Got health care? In this American recession, probably not, especially if you're included in the 10% unemployment rate. And this flu season is shaping up to be über-nasty.
With separate vaccines for seasonal flu and swine flu (be advised!), more Americans than ever will be eager to get stuck this year; and CVS and Walgreens are stepping up to the plate to offer free seasonal flu shots, starting this week, to the unemployed.
CVS will offer 100,000 flu shots, valued at $3 million, to job seekers at all 500 of its walk-in MinuteClinics, and at scheduled events in many of its 6,900 drugstores. Walgreen's program is smaller -- about $1 million worth, and targeted at all uninsured customers in its 7,000 U.S. stores and clinics.
At $24.99 for the injection or $29.99 for the nasal spray version, the uninsured -- especially those without jobs -- are very unlikely to get seasonal flu shots. A CVS study says 34% of job seekers get flu shots, compared to 49% of the overall population. And with the H1N1, or swine flu, shots coming out separately in late October, it's likely that millions of uninsured Americans will be doubly unprotected.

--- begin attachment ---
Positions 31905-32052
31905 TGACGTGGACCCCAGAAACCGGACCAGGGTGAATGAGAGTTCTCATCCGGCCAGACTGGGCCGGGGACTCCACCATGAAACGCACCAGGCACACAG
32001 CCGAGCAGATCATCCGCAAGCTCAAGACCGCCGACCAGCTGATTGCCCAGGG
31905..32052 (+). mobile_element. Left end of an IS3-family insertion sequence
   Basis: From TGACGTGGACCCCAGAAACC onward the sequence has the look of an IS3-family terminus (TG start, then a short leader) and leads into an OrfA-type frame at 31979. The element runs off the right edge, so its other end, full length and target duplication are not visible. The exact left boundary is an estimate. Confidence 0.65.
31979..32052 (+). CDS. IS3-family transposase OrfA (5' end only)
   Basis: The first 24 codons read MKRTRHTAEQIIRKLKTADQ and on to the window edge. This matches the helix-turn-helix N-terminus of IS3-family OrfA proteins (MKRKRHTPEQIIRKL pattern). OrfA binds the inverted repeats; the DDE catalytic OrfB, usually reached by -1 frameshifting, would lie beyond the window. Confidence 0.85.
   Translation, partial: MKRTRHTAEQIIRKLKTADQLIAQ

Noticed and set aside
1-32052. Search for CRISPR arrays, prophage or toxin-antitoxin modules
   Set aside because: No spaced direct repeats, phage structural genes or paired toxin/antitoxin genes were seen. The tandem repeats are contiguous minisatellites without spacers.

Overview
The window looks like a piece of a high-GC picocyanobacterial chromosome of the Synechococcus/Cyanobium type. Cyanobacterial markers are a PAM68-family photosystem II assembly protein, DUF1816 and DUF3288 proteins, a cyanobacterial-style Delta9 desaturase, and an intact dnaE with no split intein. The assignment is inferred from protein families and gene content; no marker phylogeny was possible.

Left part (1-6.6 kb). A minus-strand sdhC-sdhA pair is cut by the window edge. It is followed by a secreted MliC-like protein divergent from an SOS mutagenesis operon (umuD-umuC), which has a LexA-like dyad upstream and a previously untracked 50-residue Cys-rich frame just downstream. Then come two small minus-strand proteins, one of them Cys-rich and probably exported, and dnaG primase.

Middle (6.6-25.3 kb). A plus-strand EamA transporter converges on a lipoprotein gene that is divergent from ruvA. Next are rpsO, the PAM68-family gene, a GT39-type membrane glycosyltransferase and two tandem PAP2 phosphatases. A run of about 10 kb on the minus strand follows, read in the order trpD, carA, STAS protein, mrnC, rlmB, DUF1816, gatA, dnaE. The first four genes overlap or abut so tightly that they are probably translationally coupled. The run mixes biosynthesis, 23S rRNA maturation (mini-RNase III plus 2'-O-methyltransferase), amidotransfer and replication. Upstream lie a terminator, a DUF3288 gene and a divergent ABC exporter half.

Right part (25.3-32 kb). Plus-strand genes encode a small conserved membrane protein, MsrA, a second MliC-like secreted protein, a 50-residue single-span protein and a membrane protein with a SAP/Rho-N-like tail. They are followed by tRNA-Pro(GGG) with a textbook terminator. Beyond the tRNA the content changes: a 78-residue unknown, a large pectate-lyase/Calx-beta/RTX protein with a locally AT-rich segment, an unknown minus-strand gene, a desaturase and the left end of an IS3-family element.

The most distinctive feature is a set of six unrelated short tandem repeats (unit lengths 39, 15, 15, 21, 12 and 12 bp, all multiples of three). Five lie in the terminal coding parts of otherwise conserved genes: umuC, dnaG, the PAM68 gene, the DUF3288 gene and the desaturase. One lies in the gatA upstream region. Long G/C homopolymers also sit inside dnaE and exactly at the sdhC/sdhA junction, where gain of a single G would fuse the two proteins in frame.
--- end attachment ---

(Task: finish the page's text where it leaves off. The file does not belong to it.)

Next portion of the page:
The generous programs by CVS and Walgreens won't protect against swine flu, and will cover only an insignificant percentage of the uninsured population, bringing rise to a question that is certainly top-of-mind for epidemiologists and public health officials: will this year's flu season pull the nation's health debate into sharp focus? When thousands -- or millions -- of uninsured become sick from H1N1 and seasonal flu without health coverage, will lawmakers and the fearful American public recognize that our system does ration health care?
Flu shots to the insured and the employed, plus 133,000-some of the rest of you, is the ration our nation is dealt this year. And we are left to discover: what comes next?
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